Starting a mine requires high initial capital outlay, with a significant lead time until the mine is operational and generating revenue. Recognising this, section 15(a), section 36(7C) and the definition of mining activities were introduced into the Income Tax Act 58 of 1962 (Act), providing an accelerated deduction regime for capital expenditure incurred by taxpayers engaged in ‘mining operations’ or ‘mining’ – defined as “every method or process by which any mineral is won from the soil or from any substance or constituent thereof”.
The effect of section 15(a) of the Act, read with section 36(7C) and the definitions of ‘mining operations’ and ‘mining’ in section 1 of the Act (Redemption Allowance), is that a taxpayer engaged in mining operations on a producing mine will be entitled to fully deduct related capital expenditure in the year of assessment it was incurred. This is a departure from the standard deductions relating to capital expenditure, which require amortisation of the expenditure over the useful life of the asset.
The Benhaus judgment
The SCA’s decision in the Benhaus case held that the Redemption Allowance was available to contract miners – companies which are contracted by a mining right holder to carry out the extractive activity for a fee (Contract Miners).
The Benhaus case turned on an interpretation of the provisions comprising the Redemption Allowance, in light of significant jurisprudence on the point. In sum, Lewis ADP held that Contract Miners in fact won the minerals from the soil. Further, that prior judgments requiring specific commercial risk – i.e. trade in minerals on the open market versus a set contract fee for services rendered – to qualify, were too strict an interpretation of the Redemption Allowance. Therefore, as Contract Miners indeed take significant commercial risk and extract the minerals from the ground, their income earning activities ought to be subject to the Redemption Allowance.
For a full discussion of this case, and the tax court judgments which preceded it, see our Tax & Exchange Control Alert of 12 April 2019 (Tax Alert - A ground breaking victory for contract miners, won from the soil).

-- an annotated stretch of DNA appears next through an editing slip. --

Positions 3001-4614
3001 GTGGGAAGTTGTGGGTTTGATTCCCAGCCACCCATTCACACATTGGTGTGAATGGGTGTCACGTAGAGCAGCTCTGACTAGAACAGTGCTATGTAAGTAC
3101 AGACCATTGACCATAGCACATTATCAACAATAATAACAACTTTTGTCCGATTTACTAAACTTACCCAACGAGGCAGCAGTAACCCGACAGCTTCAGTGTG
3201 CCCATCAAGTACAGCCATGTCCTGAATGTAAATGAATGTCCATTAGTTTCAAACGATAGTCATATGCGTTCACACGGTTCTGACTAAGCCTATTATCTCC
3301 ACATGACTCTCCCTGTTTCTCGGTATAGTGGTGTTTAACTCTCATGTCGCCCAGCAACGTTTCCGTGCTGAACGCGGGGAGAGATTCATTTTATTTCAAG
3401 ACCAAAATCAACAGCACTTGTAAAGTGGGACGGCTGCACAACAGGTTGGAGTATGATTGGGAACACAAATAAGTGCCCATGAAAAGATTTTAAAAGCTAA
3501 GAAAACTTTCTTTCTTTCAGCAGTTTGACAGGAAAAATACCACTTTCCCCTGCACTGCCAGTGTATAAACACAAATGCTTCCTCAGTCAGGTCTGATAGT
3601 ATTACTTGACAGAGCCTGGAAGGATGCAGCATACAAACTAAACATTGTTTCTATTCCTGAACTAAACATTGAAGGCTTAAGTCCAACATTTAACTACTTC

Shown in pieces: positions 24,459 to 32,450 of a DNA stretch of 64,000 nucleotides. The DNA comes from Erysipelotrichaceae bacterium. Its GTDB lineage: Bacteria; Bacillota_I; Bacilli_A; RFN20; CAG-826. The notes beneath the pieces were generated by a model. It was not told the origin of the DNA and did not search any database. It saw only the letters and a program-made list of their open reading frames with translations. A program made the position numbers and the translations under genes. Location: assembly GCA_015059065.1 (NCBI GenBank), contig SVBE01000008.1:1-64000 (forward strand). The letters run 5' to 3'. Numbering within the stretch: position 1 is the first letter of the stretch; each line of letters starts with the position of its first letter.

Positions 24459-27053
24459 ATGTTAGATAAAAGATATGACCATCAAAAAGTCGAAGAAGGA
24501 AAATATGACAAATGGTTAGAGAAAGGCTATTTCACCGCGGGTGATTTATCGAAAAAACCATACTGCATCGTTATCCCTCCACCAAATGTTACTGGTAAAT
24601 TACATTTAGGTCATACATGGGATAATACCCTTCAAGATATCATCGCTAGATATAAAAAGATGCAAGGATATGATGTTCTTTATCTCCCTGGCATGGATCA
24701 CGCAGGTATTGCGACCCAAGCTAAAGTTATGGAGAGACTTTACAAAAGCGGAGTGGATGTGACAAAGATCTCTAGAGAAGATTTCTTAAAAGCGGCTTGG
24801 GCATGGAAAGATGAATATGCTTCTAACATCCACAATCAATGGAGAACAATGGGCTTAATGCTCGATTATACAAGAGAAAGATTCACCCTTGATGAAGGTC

The Proposed Amendment
The explanatory memorandum to the TLAB indicates that the Redemption Allowance ought not to be available to Contract Miners as they are “independent contractors with the required plant and machinery [that] excavate minerals from the soil on behalf of the mineral rights holder for a fee”. The explanatory memorandum further states that the current provisions of the Act do not adequately address the tax treatment of capital expenditure incurred by taxpayers carrying on contract mining activities.
Therefore, it has been proposed that section 15 of the Act be amended by the introduction of the following phrase, to the words preceding paragraph (a): “if that taxpayer holds a mining right as defined in section 1 of the Mineral and Petroleum Resources Development Act in respect of the mine where those mining operations are carried on—.”
It is proposed that these amendments take effect from 1 January 2021, and applies in respect of expenditure incurred on or after that date.
The proposed amendment, if adopted in current form, will have significant effects on the operations of Contract Miners. As Lewis ADP noted in the Benhaus case, while Contract Miners do not fit neatly into the policy rationale underlying the Redemption Allowance – being to encourage the establishment of new mines – they do in fact bear the capital expenses related to the extraction of minerals and engage in what prima facie are mining activities.
The proposals contained in the TLAB are open for public comment until 31 August 2020.